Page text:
In the years since he last crunched numbers on Capitol Hill for varied Congressional bosses, including former Sens. Pete Domenici (R-N.M.) and the late William Proxmire (D-Wis.), Rob Johnson has done quite well for himself, making big bucks working at, among other places, Soros Fund Management.
So well, in fact, that he’s storming the Capitol today with other “patriotic millionaires” who claim to be ready and willing to kick in a little — or a lot, as the case may be — to help quell the mounting budget deficit malaise.
Johnson declined to state how high a tax rate he’d personally be willing to shoulder but stands behind the belief that he and his “well-heeled” compatriots have a responsibility to pick up the slack during times of need.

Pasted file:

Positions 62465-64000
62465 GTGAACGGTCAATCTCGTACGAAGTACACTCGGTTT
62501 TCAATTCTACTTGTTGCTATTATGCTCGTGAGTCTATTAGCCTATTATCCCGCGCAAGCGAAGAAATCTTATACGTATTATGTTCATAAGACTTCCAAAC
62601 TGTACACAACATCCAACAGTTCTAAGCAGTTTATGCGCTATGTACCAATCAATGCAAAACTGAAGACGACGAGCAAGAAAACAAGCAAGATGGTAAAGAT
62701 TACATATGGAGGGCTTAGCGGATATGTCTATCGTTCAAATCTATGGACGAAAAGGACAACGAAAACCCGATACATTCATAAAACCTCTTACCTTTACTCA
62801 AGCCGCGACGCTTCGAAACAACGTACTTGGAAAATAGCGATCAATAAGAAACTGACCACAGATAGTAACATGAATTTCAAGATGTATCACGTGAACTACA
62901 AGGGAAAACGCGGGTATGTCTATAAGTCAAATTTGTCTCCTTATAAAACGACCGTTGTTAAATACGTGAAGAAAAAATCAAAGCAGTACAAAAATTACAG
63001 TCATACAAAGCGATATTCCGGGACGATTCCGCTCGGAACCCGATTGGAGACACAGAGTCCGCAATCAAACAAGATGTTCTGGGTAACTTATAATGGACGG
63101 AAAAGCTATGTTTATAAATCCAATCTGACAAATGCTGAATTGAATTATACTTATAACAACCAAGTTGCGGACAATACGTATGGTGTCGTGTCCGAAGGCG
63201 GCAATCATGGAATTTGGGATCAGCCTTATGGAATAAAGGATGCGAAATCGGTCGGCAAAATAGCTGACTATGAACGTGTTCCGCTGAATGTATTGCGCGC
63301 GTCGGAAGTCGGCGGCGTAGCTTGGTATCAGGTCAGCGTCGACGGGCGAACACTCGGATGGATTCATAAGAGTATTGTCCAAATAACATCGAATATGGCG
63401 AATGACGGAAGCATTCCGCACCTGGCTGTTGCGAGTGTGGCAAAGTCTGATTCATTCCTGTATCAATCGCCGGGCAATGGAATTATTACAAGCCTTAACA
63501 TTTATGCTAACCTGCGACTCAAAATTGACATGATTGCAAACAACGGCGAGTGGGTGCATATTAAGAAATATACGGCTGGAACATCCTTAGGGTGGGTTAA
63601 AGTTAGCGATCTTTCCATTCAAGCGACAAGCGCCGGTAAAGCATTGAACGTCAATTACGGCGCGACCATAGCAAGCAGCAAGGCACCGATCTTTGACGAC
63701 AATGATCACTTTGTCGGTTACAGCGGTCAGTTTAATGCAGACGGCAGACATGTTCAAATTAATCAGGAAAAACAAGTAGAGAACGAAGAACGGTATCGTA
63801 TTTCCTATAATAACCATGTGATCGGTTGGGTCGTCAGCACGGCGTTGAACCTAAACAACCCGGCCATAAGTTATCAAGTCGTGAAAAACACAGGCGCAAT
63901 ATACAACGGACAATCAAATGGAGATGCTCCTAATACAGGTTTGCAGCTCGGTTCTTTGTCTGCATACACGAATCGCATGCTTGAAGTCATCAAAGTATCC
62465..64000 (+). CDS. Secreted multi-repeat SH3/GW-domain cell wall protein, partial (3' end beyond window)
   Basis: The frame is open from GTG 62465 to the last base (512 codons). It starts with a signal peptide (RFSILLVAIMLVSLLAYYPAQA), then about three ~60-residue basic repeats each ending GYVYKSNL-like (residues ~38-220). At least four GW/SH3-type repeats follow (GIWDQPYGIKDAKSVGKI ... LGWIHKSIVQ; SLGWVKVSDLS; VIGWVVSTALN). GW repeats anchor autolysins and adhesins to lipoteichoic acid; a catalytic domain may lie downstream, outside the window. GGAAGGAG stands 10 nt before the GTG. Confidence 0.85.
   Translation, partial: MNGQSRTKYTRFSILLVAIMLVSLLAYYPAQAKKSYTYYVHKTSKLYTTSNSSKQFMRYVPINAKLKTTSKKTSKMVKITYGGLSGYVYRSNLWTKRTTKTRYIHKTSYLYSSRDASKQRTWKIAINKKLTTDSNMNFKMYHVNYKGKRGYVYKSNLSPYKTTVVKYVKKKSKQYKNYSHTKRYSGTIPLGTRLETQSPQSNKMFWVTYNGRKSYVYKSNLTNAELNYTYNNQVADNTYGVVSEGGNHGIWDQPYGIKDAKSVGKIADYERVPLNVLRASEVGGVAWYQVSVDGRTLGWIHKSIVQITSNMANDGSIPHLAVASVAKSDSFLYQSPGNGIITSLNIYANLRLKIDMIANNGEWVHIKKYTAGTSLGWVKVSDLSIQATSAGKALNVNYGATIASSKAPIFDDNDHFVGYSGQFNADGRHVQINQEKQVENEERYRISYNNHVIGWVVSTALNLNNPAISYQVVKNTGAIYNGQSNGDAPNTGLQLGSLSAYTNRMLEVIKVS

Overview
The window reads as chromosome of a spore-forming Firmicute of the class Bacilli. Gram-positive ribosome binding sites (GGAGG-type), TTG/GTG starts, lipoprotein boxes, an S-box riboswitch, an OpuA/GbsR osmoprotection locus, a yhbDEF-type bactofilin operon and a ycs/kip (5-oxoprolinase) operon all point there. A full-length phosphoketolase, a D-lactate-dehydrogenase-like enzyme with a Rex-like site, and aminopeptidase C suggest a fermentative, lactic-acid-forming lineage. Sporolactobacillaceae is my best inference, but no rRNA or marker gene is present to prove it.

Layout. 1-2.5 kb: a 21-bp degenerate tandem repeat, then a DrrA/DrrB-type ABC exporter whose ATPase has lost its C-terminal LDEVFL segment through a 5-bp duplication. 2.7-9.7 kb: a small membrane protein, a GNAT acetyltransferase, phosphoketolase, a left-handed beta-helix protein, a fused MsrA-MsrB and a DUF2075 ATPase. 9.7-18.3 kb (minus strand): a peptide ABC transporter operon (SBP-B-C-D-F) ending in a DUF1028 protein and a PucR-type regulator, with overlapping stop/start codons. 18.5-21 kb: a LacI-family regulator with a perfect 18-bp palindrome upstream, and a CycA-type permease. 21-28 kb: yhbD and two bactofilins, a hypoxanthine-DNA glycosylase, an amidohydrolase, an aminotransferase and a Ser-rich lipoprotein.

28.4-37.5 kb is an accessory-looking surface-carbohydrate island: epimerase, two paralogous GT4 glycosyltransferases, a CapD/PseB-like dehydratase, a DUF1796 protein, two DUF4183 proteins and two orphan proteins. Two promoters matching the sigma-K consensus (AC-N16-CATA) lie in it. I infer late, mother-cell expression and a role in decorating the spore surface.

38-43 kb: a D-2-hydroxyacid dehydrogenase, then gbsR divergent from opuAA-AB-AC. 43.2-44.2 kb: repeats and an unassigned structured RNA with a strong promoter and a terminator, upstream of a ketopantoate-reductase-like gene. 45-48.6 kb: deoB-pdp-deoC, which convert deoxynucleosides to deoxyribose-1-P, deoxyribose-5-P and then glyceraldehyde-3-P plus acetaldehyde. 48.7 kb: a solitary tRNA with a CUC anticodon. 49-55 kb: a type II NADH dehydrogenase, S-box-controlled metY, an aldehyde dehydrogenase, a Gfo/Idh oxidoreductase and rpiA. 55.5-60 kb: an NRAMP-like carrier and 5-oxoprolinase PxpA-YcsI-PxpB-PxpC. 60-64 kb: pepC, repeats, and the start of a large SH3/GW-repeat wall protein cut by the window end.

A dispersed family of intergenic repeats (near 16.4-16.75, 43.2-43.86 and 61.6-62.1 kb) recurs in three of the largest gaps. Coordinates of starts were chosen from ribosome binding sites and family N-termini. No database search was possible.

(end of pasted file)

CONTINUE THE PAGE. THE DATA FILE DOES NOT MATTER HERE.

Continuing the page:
“In a society, you need shared sacrifice,” he asserted.
Vice President Joe Biden waits to conduct a mock swearing-in ceremony with Sen. Brian Schatz, D-Hawaii, in the Capitol's Old Senate Chamber, December 2, 2014. Schatz was sworn in to serve the remainder of his term since he was appointed to the seat after Sen. Daniel Inouye, D-Hawaii, passed away.